The first of the Niyamas, Saucha, is not fooling around.

In a Yoga Sutra plot twist, this tenet asks us to purify, while at the same time telling us we can never be pure. On one hand, YOU are always pure. Your true nature is consciousness and so will always remain unsullied. On the other hand, YOU are cloaked in a body. The body produces waste creating impurity. Our thoughts are often unclean (or smudgy, at the very least), our environments, less than pristine.

What are we to do?

Saucha asks two things:

1. Remember you are an expression of Divinity – Consciousness – and as such, pure. Remember who YOU are. And if you can’t do that,

2. Cleanse what you can.

This Niyama is giving us the opportunity to live up to our pure divine potential by first recognizing areas of impurity, then addressing them. Before we could reason, spin, lie, cheat, coerce, convince or decide, we were unencumbered by the stickiness of life. We were pure.

Imagine all that has been energetically and physically accumulated up to now. The thoughts and ideas of righteousness that cloud decisions, perceptions and preferences that drive behavior and deeds that linger, waiting to be forgiven or reconciled, all create a barrier between us and divinity.

Or so it would seem.

As divine consciousness itself, none of these things matter. But as a human being, they create a perceived, murky, film that distorts the truth of who we are. This is where we can begin to cleanse.

In Buddhism, the lotus flower represents enlightenment and purity. It is born underwater, in the muck. As it begins to emerge, it is the same dirty water that cleanses the tightly folded petals of the lotus flower. When nothing but the stem remains under water, the flower opens. The interior of the lotus never gets dirty, it remains pure.

There is nothing to purge; there is only removal of external beliefs and ideas. Anything that doesn’t feel like love needs to be addressed. Feeling separate from others or nature is also a good clue. Unresolved issues create opportunities for clean up.

But this is our work.

As grown ups with thoughts and physical stuff, this is our good, solid work. Knowing we are pure beneath, and without, the detritus of a life lived fully, is really enough. But getting to that knowing can take some work.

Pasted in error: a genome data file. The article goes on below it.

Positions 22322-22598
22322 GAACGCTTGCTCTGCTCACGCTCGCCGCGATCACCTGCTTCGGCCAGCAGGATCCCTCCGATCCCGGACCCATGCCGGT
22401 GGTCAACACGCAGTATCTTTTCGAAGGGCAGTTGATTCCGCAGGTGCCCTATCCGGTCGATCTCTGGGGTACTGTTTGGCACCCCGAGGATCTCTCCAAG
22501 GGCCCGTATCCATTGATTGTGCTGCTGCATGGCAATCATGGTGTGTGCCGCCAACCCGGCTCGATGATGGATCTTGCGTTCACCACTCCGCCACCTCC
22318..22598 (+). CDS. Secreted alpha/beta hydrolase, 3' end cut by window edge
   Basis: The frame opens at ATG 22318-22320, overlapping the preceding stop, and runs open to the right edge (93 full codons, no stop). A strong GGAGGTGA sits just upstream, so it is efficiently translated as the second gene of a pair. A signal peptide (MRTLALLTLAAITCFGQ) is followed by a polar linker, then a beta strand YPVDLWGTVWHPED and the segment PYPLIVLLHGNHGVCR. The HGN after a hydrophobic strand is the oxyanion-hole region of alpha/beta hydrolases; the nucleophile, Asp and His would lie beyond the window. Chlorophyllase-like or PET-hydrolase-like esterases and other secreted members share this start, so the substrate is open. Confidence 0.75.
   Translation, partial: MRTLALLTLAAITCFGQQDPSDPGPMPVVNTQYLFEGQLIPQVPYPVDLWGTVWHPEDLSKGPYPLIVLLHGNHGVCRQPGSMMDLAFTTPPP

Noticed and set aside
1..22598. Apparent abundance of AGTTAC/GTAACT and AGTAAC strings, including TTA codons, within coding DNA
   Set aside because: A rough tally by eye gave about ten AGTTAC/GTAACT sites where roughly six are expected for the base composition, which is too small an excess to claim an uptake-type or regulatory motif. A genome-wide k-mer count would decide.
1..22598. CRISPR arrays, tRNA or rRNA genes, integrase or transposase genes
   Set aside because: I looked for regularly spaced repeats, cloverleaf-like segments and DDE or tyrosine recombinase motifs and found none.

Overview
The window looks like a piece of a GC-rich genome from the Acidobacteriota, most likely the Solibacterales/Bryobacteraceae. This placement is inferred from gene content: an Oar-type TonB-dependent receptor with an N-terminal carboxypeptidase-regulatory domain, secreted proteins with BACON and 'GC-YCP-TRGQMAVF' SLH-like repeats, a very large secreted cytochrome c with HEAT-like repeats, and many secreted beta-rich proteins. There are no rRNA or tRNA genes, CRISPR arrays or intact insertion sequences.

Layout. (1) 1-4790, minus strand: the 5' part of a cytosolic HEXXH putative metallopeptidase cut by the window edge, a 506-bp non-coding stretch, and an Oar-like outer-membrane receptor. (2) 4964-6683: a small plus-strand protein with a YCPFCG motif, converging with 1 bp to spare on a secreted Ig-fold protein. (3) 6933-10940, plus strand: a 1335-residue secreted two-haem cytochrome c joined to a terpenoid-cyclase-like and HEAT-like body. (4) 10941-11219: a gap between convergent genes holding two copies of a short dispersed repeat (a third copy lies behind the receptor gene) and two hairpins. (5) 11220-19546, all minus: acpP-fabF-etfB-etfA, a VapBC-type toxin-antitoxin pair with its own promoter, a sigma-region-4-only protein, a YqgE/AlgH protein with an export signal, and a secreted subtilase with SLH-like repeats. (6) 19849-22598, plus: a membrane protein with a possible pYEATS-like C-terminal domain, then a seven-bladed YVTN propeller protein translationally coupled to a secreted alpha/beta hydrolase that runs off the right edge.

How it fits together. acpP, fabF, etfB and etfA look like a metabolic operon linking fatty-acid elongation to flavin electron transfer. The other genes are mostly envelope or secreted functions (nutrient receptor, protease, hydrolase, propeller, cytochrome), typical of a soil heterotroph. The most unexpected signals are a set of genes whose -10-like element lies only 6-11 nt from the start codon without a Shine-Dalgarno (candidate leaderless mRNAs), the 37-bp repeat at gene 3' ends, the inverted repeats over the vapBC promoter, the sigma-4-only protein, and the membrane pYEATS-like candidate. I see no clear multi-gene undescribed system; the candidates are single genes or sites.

We can begin now shifting our thoughts, our deeds and our words to support the divinity we know we are (or believe ourselves to be, if it’s not yet felt as truth). We can create good karma by living cleanly, making choices based on their support of our true nature. And failing that, we can work on whatever feels unresolved. Doing our best work without attachment to the end result. It is not that we need to fix things, we simply need to forgive and allow.

Even ourselves.

There is a depth to Saucha that can only be experienced if pursued with integrity. It is purity, yes, but to arrive there, it is also forgiveness, presence, accepting what is as it is. It is letting go of preconceived ideas, memories that become expectations and the need to be right. It is allowing the cloaks of mental, emotional and physical clutter to drop away, revealing the purity of the spirit that you are.

It is the unveiling of the divinity within.




One Sturdy Tree

The practice of yoga is an eight-limbed approach with roots dating back nearly 5,000 years. It is a complete holistic set of guidelines for living a joyful, healthy life. And you thought it was just about bending and twisting. An oral tradition beginning in India, yoga was finally codified in Read More